Darkness To Light Translation: la lumière et l'obscurité...

Noirish City....the world of rain soaked streets, dark alleys and dead ends...The Home of Tough Guys, Femme-Fatale, and a cup of (Coffee) murder, gats,...The Maltese Falcon, Val Lewton, Black Angel, Sunset Blvd., dark, light, shadows, Cry of the City, Victor Mature, Robert Mitchum, Richard Widmark, Barbara Stanwyck, Richard Conte, Orson Welles, The Third Man,Touch of Evil, dark figures, Act of Violence, The Big Combo, Out of the Past, Paranoia, dark alleys, rain slick streets, Chiaroscuro......Humphrey Bogart, Mary Astor, Peter Lorre, Sidney Green-street, Elisha Cook and that... "Bird." _____________________________________________________________ To read mini reviews of films that are considered...noirs...You can now follow Tony D'Ambra....on Twitter at... FilmnoirReviews _____________________________________________________________ "The City was dark with something more than night." - Raymond Chandler [Pre Code and Noir dwells here, in the shadows. Beginning next year, movie studios plan to begin phasing out renting 35mm prints of vintage movies to theaters, forcing revival theaters to show them in digital format only. This is not how these classic films were meant to be seen, at the push of a sterile button, in a non film format, and many classic films will also fall by the wayside and become lost films - there is an online petition to hopefully stop this by following the link to Fight For 35MM Films...] Thanks to Julia Marchese, New Beverly Cinema and Dark City.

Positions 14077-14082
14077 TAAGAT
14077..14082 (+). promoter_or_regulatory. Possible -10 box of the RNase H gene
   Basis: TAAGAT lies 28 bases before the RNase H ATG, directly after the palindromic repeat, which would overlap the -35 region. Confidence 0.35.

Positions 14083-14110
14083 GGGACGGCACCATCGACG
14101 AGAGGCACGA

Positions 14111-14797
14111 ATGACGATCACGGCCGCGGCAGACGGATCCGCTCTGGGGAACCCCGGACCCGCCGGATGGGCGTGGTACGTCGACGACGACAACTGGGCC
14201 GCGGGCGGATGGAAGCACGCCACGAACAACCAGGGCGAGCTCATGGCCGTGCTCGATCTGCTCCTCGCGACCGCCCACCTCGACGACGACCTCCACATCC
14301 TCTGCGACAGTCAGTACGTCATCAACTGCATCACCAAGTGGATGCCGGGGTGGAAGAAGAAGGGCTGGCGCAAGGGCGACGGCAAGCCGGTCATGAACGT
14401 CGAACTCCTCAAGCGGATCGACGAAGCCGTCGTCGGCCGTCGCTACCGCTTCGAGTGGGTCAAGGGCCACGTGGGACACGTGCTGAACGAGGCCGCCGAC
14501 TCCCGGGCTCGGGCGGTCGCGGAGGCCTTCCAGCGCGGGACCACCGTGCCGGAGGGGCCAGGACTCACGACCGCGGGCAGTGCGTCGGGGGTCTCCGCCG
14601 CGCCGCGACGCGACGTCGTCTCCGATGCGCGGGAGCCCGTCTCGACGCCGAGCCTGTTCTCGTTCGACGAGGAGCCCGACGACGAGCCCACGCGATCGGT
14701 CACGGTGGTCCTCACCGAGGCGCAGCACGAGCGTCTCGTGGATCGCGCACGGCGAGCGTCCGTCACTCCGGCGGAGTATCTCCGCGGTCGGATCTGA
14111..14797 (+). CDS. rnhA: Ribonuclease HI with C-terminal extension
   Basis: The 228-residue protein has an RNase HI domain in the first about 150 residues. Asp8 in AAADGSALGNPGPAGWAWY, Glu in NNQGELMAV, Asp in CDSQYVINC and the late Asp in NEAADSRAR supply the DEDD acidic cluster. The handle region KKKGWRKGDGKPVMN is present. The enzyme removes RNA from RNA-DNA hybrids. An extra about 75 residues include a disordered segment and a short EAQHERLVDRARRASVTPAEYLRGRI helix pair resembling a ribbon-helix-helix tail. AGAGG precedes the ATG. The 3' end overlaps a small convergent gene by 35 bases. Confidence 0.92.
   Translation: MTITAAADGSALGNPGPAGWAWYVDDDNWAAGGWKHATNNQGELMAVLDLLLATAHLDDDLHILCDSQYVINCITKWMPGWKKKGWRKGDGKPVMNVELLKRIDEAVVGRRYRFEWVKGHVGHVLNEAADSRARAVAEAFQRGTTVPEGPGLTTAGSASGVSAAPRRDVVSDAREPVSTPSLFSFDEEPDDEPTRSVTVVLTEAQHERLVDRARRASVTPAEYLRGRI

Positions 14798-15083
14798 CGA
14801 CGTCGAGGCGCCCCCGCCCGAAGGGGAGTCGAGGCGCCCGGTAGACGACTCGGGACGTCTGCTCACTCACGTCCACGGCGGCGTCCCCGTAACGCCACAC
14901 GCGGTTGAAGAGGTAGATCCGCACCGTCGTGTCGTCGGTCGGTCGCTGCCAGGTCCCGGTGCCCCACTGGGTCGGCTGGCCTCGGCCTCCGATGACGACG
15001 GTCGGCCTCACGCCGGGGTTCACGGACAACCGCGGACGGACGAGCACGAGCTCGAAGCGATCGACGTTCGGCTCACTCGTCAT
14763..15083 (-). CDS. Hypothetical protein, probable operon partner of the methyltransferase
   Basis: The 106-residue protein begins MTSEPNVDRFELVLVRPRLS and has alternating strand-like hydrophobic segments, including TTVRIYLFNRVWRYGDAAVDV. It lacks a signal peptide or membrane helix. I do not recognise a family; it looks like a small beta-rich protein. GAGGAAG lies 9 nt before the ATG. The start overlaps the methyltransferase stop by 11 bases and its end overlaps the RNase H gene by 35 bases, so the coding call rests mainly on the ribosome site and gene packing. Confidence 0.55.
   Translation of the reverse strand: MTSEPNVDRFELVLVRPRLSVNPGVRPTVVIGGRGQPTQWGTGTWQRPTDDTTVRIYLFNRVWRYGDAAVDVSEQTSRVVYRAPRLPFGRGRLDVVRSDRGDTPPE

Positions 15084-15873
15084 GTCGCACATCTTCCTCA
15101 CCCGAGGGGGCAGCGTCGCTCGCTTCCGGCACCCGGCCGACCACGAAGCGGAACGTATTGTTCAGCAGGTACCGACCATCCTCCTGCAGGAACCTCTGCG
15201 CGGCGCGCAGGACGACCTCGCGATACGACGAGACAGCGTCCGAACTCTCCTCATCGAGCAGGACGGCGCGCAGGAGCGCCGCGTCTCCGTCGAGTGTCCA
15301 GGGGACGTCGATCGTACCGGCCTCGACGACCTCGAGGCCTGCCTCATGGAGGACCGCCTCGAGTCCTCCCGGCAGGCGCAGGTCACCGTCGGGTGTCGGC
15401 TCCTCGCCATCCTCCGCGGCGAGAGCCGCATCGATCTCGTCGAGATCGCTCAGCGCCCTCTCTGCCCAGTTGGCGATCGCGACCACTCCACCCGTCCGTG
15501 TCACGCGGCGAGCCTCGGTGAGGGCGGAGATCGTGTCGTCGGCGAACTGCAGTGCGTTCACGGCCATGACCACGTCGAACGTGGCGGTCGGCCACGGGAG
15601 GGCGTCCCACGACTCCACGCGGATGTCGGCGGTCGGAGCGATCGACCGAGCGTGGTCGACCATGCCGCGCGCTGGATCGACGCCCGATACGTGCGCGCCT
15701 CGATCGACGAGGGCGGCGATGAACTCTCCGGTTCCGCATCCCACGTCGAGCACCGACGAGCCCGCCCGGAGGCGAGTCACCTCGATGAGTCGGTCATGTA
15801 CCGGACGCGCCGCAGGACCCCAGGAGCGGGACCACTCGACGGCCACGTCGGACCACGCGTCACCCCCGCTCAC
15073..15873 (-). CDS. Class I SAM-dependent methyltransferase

My writer Andrew Katsis...Takes a look at Capra's Christmas film "It's A Wonderful Life..." as I ask...Why is this film considered a film noir?

It's a Wonderful Life is a 1946 Hollywood Christmas drama film produced and directed by Frank 
Is  Frank Capra's film and based on the short story "The Greatest Gift" written by Philip Van Doren Stern. 

Clute and Edwards' podcast...Out of the Past: Investigating Film Noir...Episode 13: It's a Wonderful Life 
According To Andrew...This review may contain spoilers ***
Why is it that I get a little teary every time I watch 'It's A Wonderful Life (1946)?' The title says it all, I suppose. Despite the film's reputation as a holiday classic, Capra's film succeeds because it doesn't forget about the other eleven months of the year – it truly is about life, and what makes it wonderful.
Even the most understated moments have a tendency to expose me as a romantic: in one of my favourite scenes, George Bailey (James Stewart) offers the Moon to his sweetheart, Mary (Donna Reed). Yet Capra doesn't patronise the audience with a string of happy moments.

George, at first, seems like the unluckiest person in town, a man whose big dreams never came to fruition, for reasons entirely outside his control. It is Capra's miracle that George, and the audience, ultimately realise that life's greatest wonders are not necessarily those that we had anticipated – friends we never expected to make, a girl with whom we never expected to fall in love…

On a snowy Christmas Eve, George Bailey stands on a bridge in his home town of Bedford Falls, contemplating suicide. Throughout his life-time, George's grand dreams of exploration and excitement have been repeatedly stifled by tragedy and obligation, and now he sees no future except in death.